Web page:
In the meantime, we have more proof of the esteem in which Vieri Guadagni was held by everyone. On his deathbed in Florence, Cardinal Baldassarre Cossa, who had been Pope John XXIII, asked Vieri to be one of the executors of his will. The Republic trusted Vieri so fully that all the money left by the deceased clergyman was deposited in the Guadagni Bank.

Vieri was ambassador to Venice in 1421, but I do not know the purpose of this mission. It was perhaps related to the dreaded hostility of the Duke of Milan. In April 1423, Vieri went to Arezzo, where he was Captain of that city for six months.

As was expected, the war against Filippo Maria Visconti, Duke of Milan, soon broke out. It originated when Visconti took the city of Forli’ by fraud. The young Lord of Forli’ had put himself under the protection of the Florentine Republic. On May 24, 1423, therefore the Committee of Ten was created in Florence. It had great authority in all matters pertaining to war, peace or alliances. Vieri Guadagni was one of the ten members of the Committee. He was appointed by his colleagues to accept the alliance of Guidantonio da Montefeltro, Count of Urbino. His colleagues also sent him to Venice, with Giovanni Giugni, to explain to the Venetian senate the reasons that induced the Republic to wage war against the Duke of Milan. Vieri also had to convince the senate that it was time to stop the growing power of the Duke and that it was therefore advantageous to sign a treaty of alliance with Florence. As soon as he returned, he was selected, along with Niccolo’ Barbadori, to join the army as Commissary. However, that year no military operations were conducted. When the Marquis of Ferrara asked the Republic to send him ambassadors who, through his intercession, would make peace with Visconti, the Florentine government sent him Rinaldo degli Albizzi, Giuliano Davanzati and Vieri Guadagni. However, the agents of the Duke refused all proposals made by the Florentine ambassadors.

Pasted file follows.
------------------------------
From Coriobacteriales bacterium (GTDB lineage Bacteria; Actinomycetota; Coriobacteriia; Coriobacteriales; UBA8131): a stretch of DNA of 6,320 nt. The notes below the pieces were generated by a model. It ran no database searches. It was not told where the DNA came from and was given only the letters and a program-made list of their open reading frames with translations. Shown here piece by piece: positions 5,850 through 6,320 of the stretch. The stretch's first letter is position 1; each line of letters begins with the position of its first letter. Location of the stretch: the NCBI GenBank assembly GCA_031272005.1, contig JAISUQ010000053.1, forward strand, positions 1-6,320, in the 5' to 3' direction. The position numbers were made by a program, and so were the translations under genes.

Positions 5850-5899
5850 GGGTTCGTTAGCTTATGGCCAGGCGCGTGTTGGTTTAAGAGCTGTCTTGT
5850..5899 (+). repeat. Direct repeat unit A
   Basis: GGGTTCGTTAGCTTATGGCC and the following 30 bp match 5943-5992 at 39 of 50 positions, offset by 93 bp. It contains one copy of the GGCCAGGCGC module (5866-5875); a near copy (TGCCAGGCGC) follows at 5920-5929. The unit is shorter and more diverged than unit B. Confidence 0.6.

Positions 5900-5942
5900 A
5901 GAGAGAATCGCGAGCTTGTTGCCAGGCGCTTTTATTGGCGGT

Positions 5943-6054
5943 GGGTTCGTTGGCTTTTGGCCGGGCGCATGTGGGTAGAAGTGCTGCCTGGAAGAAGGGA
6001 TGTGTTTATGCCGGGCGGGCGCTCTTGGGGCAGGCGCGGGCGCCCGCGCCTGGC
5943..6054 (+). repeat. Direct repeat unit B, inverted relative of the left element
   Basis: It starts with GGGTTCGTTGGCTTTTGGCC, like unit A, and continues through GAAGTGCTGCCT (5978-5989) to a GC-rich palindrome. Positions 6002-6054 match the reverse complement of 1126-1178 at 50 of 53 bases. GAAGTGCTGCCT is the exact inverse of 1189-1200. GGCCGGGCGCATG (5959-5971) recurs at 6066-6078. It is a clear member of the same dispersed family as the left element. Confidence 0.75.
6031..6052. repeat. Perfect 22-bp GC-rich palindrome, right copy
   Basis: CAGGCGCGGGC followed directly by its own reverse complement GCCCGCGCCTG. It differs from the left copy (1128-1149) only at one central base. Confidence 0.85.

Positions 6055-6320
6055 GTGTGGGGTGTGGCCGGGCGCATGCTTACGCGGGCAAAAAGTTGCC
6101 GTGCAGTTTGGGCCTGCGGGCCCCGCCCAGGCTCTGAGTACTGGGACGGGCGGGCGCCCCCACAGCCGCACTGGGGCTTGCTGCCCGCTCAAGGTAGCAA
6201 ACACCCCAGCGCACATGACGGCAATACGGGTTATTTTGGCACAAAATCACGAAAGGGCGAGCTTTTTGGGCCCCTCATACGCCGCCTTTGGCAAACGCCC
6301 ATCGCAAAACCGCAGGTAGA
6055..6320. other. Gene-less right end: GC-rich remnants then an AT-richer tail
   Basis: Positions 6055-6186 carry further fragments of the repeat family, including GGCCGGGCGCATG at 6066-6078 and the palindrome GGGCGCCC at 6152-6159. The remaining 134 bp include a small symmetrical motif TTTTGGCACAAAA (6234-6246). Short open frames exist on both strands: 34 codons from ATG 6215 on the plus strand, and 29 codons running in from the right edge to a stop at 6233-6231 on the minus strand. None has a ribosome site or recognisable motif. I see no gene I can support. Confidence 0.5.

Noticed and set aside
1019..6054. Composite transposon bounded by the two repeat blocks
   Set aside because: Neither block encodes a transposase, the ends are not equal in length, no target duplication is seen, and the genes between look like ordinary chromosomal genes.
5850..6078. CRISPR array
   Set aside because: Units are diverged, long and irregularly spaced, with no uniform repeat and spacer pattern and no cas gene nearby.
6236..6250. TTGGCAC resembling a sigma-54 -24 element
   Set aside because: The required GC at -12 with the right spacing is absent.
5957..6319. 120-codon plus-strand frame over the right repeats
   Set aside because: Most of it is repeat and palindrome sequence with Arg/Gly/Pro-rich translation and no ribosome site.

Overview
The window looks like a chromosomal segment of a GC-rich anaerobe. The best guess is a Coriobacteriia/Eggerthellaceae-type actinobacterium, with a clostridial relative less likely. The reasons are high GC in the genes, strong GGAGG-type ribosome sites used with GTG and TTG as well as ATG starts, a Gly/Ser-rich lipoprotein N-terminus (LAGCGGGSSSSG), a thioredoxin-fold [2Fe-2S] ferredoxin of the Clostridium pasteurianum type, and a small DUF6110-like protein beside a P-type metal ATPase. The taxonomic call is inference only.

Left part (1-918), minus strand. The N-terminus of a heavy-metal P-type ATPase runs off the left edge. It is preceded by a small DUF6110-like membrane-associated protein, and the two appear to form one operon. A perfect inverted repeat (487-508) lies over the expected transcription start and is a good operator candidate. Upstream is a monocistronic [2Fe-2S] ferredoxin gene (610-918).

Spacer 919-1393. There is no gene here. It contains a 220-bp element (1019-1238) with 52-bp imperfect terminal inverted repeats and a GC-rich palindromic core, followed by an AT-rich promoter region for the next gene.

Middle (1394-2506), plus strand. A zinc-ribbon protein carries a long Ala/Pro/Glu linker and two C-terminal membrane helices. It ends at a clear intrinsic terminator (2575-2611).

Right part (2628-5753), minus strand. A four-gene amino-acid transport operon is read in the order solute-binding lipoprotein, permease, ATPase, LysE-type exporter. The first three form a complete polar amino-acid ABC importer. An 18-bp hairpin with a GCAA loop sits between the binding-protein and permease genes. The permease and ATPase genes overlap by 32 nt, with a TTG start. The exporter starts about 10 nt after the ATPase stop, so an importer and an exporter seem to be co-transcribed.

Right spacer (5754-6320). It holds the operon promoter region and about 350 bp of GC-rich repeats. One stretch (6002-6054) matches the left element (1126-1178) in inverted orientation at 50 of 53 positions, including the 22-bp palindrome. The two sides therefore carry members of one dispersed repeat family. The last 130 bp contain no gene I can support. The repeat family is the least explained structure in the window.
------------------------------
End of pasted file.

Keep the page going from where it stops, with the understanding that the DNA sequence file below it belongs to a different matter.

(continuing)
Vieri was back in Florence for just a few days when, on April 13, he was asked to go to Venice again as an ambassador. He declined. His reputation as a clever politician was so great that two of the ten asked the Priors of Florence to force him to go under penalty of a fine. The government of the Republic accepted Vieri’s excuses not to go to Venice, on the condition that he would go to Rimini, on April 18, to ask Carlo and Pandolfo Malatesta to come to Florence and take command of the Florentine army.